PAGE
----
Non-Patent Citations
1 *Chemical Abstracts I, 86:134373h, (1977).
2 *Chemical Abstracts II, 88:69689r, (1978).
3 *Chemical Abstracts III, 96:31231n, (1982).
4 *Chemical Abstracts IV, 97:195359g, (1982).
Referenced by
Citing PatentFiling datePublication dateApplicantTitle
US4582789 *Dec 18, 1984Apr 15, 1986Cetus CorporationContaining alkylating intercalation moiety
US4617261 *Oct 25, 1985Oct 14, 1986Cetus CorporationProcess for labeling nucleic acids and hybridization probes
US4689310 *Sep 21, 1984Aug 25, 1987Ortho Diagnostic Systems Inc.Methods for attaching ligands or anti-ligands to a solid phase
US4713326 *May 18, 1984Dec 15, 1987Molecular Diagnostics, Inc.An immobilized probe; binding ligands, divalent radicals
US4734363 *Nov 27, 1984Mar 29, 1988Molecular Diagnostics, Inc.Genetic engineering
US4775619 *Oct 16, 1984Oct 4, 1988Chiron CorporationPolynucleotide determination with selectable cleavage sites
US4822731 *Jan 9, 1986Apr 18, 1989Cetus CorporationProcess for labeling single-stranded nucleic acids and hybridizaiton probes
US4824775 *Jan 3, 1985Apr 25, 1989Molecular Diagnostics, Inc.Cells labeled with multiple Fluorophores bound to a nucleic acid carrier
US4849077 *Jul 31, 1985Jul 18, 1989Akademie Der Wissenschaften Der DdrProcess for solid phase-sequencing of nucleic acid fragments
US5143854 *Mar 7, 1990Sep 1, 1992Affymax Technologies N.V.Large scale photolithographic solid phase synthesis of polypeptides and receptor binding screening thereof
US5252743 *Nov 13, 1990Oct 12, 1993Affymax Technologies N.V.Using cage binding compound
US5319079 *May 28, 1991Jun 7, 1994Beckman Instruments, Inc.Process for terminal substituting of a polynucleotide
US5412087 *Apr 24, 1992May 2, 1995Affymax Technologies N.V.Spatially-addressable immobilization of oligonucleotides and other biological polymers on surfaces
US5430136 *Jul 27, 1990Jul 4, 1995Chiron CorporationOligonucleotides having selectably cleavable and/or abasic sites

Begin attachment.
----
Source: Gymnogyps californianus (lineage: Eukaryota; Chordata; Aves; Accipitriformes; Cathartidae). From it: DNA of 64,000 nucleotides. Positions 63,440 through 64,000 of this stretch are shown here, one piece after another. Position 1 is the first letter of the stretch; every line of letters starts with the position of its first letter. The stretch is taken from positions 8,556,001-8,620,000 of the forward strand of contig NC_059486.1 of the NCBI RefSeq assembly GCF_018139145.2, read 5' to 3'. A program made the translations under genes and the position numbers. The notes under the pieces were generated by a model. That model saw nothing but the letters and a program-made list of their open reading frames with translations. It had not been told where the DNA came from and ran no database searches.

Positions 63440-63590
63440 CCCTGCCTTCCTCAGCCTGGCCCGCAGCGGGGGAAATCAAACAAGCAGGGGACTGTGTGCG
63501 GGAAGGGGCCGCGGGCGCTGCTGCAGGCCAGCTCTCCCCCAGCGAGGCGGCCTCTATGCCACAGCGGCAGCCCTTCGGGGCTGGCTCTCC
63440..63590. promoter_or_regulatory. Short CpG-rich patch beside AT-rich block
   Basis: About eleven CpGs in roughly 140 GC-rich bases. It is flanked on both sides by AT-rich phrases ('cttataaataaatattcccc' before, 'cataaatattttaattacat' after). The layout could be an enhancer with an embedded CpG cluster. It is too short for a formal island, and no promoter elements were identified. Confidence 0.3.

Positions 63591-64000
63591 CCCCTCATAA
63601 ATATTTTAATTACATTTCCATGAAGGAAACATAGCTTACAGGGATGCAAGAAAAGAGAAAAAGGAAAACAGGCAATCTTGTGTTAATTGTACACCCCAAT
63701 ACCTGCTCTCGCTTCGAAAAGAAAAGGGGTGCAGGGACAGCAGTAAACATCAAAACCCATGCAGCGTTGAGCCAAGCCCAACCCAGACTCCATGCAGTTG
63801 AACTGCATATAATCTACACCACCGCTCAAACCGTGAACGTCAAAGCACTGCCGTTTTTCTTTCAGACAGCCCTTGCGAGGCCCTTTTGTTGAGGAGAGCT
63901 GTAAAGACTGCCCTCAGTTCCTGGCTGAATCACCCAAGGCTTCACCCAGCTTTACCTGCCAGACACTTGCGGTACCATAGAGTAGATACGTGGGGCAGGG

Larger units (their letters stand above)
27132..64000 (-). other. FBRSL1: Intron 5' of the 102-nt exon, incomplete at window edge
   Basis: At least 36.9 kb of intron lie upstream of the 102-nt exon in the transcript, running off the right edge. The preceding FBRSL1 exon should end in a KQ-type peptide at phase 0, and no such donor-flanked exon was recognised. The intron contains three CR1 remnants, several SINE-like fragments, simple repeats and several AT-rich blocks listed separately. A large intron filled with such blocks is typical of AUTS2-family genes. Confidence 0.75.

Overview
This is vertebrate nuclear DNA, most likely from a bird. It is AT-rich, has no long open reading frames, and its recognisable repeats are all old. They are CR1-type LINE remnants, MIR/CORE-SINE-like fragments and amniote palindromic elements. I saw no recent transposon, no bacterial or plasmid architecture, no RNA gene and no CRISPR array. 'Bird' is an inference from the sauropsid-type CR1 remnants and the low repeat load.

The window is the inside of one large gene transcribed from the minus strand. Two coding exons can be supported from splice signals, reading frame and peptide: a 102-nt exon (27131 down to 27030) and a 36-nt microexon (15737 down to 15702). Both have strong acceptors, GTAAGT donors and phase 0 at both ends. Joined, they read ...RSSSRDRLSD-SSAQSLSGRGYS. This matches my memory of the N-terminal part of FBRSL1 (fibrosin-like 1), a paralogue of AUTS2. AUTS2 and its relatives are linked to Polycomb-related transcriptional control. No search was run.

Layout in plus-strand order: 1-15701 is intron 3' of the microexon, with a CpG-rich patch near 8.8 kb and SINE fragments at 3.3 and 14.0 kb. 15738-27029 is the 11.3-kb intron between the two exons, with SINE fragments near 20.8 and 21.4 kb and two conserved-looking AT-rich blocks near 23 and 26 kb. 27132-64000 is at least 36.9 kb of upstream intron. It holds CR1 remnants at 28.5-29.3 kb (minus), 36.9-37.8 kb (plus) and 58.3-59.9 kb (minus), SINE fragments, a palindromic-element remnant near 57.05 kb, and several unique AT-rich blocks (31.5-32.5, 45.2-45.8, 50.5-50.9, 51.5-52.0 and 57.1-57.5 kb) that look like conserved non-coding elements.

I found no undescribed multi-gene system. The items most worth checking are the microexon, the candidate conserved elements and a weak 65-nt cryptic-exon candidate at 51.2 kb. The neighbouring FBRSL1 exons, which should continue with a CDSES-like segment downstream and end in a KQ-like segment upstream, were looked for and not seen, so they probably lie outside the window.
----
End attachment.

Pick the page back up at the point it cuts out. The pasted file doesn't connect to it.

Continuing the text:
US5449602 *Jan 13, 1988Sep 12, 1995Amoco CorporationPolynucleotides
US5451683 *Apr 23, 1993Sep 19, 1995Affymax Technologies N.V.Spatially-addressable immobilization of anti-ligands on surfaces
US5482867 *Apr 23, 1993Jan 9, 1996Affymax Technologies N.V.Spatially-addressable immobilization of anti-ligands on surfaces
US5545730 *May 8, 1995Aug 13, 1996Chiron CorporationMultifunctional nucleic acid monomer
US5547839 *Dec 6, 1990Aug 20, 1996Affymax Technologies N.V.Contacting polynucleotides with surface of solid substrate, hybridizing using nucleic acid polymerase and labeled nucleotide
US5552538 *May 9, 1995Sep 3, 1996Chiron CorporationOligonucleotides with cleavable sites
US5578717 *May 8, 1995Nov 26, 1996Chiron CorporationNovel reagents for use in biochemical assays
US5620853 *Dec 9, 1994Apr 15, 1997Chiron CorporationAssay device with captured particle reagent
US5751629 *Jun 7, 1995May 12, 1998IroriRemotely programmable matrices with memories
US5800992 *Jun 25, 1996Sep 1, 1998Fodor; Stephen P.A.Method of detecting nucleic acids
US5871928 *Jun 11, 1997Feb 16, 1999Fodor; Stephen P. A.Methods for nucleic acid analysis
US5874214 *Oct 3, 1995Feb 23, 1999IroriUseful for identification, tracking and categorization of components of complex mixtures of diverse molecules; drug delivery
US5876995 *Nov 25, 1996Mar 2, 1999Bryan; BruceBioluminescent novelty items
US5902723 *Jul 12, 1996May 11, 1999Dower; William J.Selectively removing a nucleotide by cleavage at terminal ends with catalytic antibodies; identifying excision site and repeating process; for concurrent parallel sequence analysis
US5925525 *Apr 3, 1998Jul 20, 1999Affymetrix, Inc.Method of identifying nucleotide differences
US5961923 *Sep 30, 1996Oct 5, 1999IroriThe matrix materials are those that are used in as supports in solid phase chemical and biochemical syntheses, immunoassays and hybridization reactions.
US6017496 *Sep 6, 1996Jan 25, 2000IroriMatrices with memories and uses thereof
US6025129 *Dec 5, 1995Feb 15, 2000IroriRemotely programmable matrices with memories and uses thereof
US6040193 *Aug 4, 1998Mar 21, 2000Affymetrix, Inc.Combinatorial strategies for polymer synthesis
US6100026 *Jun 10, 1996Aug 8, 2000IroriMatrices with memories and uses thereof
US6113886 *Nov 22, 1999Sep 5, 2000Bruce BryanBioluminescent novelty items
US6124102 *Apr 21, 1998Sep 26, 2000Affymetrix, Inc.Methods for determining receptor-ligand binding using probe arrays